Nancy: The other thing to note is that the LA tribune’s editor at the time was also a woman, one of the very important early black woman journalists, Almena Lomax. So you wonder too, if having her in charge of the paper might also have impacted the choice to go with a woman from the Japanese American community as opposed to a man. There were men who applied for this position, but they weren’t chosen. She was. And she wrote for Japanese American newspapers too, before the war, as a teenager. She was really very precocious. From a young age, she really had a lot to say and was quite involved in the community news world.
Wow she’s done some really amazing work. How did your interest in her start, Nancy?
Nancy: Since the 1980s, she’s been a writer considered very important to the evolution of Asian American literature. In the ’80s and ’90s, she wasn’t widely known outside those circles, but now she is. So there was a movement in the ’80s to kind of recover her work. She had published a lot of short stories in that mid 20th century period. The very late 1940s to the 1960s was the high mark of her literary output. But then people weren’t actively thinking about reading her work after that. It wasn’t until the Asian American studies movement really started gaining strength that some of her stories got put into anthologies, and people started having her on their radars again. When I first started studying Asian American literature in grad school, I became familiar with her work. That was when a feminist press called Kitchen Table: Women of Color Press put out the collection Seventeen Syllables and Other Stories. That was the moment that her work was suddenly back in circulation. They had taken a lot of the stories she had written and published in small literary magazines and collected them in this anthology. I became really interested in her when I found out that some of her stories were published here at Carleton, through Furioso and then The Carleton Miscellany. But it wasn’t until I started researching more about her biography that I realized her writing started before those publications in the literary magazines. I thought that was the beginning of her career. That’s when I realized she had been writing in the camp, and that so many of those papers had been digitized. Hence: yay!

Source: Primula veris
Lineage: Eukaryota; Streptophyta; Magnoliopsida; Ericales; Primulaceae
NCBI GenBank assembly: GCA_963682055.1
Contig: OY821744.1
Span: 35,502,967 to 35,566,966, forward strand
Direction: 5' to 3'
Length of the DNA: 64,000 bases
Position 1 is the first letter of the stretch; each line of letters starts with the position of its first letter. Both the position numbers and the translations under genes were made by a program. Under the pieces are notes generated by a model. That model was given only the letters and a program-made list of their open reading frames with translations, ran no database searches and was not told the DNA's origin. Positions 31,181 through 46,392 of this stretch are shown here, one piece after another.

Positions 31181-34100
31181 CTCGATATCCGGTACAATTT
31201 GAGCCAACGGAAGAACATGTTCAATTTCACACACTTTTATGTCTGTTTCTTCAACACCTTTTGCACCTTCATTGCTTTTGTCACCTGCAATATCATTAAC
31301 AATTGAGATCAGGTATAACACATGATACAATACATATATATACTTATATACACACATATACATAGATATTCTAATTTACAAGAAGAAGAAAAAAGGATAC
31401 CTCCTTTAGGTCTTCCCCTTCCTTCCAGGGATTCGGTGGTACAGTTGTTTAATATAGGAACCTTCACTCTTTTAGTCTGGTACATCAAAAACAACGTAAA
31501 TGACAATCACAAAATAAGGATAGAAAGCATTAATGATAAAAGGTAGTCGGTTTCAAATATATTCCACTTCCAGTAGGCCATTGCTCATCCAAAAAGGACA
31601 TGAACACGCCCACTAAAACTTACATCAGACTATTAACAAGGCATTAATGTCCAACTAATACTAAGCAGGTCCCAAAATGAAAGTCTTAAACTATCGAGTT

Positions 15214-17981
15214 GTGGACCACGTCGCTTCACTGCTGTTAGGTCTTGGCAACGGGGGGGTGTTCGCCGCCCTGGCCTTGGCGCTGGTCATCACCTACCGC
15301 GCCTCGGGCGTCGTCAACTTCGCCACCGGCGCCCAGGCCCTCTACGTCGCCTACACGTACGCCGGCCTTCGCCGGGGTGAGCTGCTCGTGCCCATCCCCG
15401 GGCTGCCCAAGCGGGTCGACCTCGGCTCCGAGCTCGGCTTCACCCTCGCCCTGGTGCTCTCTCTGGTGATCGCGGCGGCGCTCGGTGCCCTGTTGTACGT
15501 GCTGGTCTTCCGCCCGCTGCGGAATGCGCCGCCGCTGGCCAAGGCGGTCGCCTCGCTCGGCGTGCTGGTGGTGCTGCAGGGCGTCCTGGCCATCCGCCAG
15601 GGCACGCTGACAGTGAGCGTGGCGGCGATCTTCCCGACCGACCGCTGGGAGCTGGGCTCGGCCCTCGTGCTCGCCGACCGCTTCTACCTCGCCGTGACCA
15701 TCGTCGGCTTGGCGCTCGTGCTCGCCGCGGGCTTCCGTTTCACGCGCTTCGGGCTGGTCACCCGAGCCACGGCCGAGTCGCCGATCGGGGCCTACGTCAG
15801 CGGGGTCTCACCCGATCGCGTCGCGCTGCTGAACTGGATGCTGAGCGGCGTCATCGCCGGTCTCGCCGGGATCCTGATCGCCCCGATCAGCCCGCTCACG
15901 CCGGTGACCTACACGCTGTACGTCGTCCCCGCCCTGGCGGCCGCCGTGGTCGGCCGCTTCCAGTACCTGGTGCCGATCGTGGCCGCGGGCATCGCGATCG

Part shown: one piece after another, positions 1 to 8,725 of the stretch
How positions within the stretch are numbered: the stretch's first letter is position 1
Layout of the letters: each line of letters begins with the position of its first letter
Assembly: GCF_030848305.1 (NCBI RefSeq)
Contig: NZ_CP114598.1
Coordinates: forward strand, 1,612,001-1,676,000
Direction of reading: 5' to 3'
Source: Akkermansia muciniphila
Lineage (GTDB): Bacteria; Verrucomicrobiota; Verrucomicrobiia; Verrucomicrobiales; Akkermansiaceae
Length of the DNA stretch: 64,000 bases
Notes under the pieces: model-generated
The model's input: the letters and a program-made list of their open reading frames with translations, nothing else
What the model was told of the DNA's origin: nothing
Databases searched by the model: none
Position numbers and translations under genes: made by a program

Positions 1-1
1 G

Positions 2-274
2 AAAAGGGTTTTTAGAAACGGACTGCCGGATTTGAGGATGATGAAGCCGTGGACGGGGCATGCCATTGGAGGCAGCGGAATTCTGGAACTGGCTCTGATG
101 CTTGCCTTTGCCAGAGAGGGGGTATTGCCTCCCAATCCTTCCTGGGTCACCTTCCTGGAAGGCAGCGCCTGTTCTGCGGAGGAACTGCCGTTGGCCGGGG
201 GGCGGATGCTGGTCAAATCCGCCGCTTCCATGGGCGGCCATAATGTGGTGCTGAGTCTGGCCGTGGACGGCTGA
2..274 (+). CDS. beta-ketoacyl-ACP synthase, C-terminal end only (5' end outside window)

So when you were awarded this grant, what was your motivation? Anne says you’re writing a book, what is the question you aim to answer or the gap you’re working to fill?
Nancy: I thought I was writing a single article about the stories she’d written for Furioso and The Miscellany, and then the project just expanded exponentially. I realized I had so much material, it seemed I could fill a whole book. I don’t know if it’s going to work, but at this point I have five chapters mapped out of her career from the 1940s onward. It turns out that her writing circulated quite widely in that Cold War period. I want to trace where it went, create a literary geography of Yamamoto, of her work in the camp newspaper, post-war in the LA Tribune, and the major city urban-journalism world, then her pieces that got published in these very highbrow literary magazines. There were these different cultural spheres that her writing moved between. I just think that’s a really eye-opening way of realizing that the internment was not something that completely shut down and silenced literary voices. Somehow, her writing was not silenced.
Have you found anyone from the camp who talked about the paper outside the camp?
Nancy: That would be really interesting. I haven’t come across anything, but I bet it there’s out there. I bet it’s in the form of oral histories, through people who have been interviewed about their camp experiences. That’s probably how you’d find it.
Anne: Yeah, there’s this awesome website called Densho. It’s a kind of repository for all these things. You can go on there and find articles about all the different camps. There are even some short clips of oral histories, people talking about camp life.
Nancy: They’re a really good example of a public history enterprise. Where the history isn’t coming from professional historians and the halls of academia, so much as it’s coming from the community members themselves, who are using whatever tools at their disposal to gather all this important historical material.
How do you view your work in relation to this kind of public history enterprise? What are you hoping to do with your book, or what audiences are you hoping to reach?
Nancy: Oh man, I haven’t worked out this answer yet. So far, for me, the project has been fairly traditional in its methods, trying to just fill in a gap in literary history. In order to do the research, I have certainly benefited from community resources like the Densho Organization. For instance, with the Poston research that Anne did, I’m wondering whether it wouldn’t make sense to contact the people at Densho and ask if some of this research would be helpful to them, to kind of close the circle and give back the other way. Maybe they would find it useful toward something else they’re trying to build. In terms of audiences, I want people in schools who teach Yamamoto to understand better the richness of where her work came from, and all the ways it did circulate widely. I still want that traditional academic audience. I think that’s a really important intervention.
We discussed much more in this nearly 45 minute interview than we were able to fit into this blog post. With that being said, we hope this selective transcription piques your interest into the work that Nancy and Anne have begun. We are very excited to see the ways in which this project continues to develop and proud of the progress they’ve already made.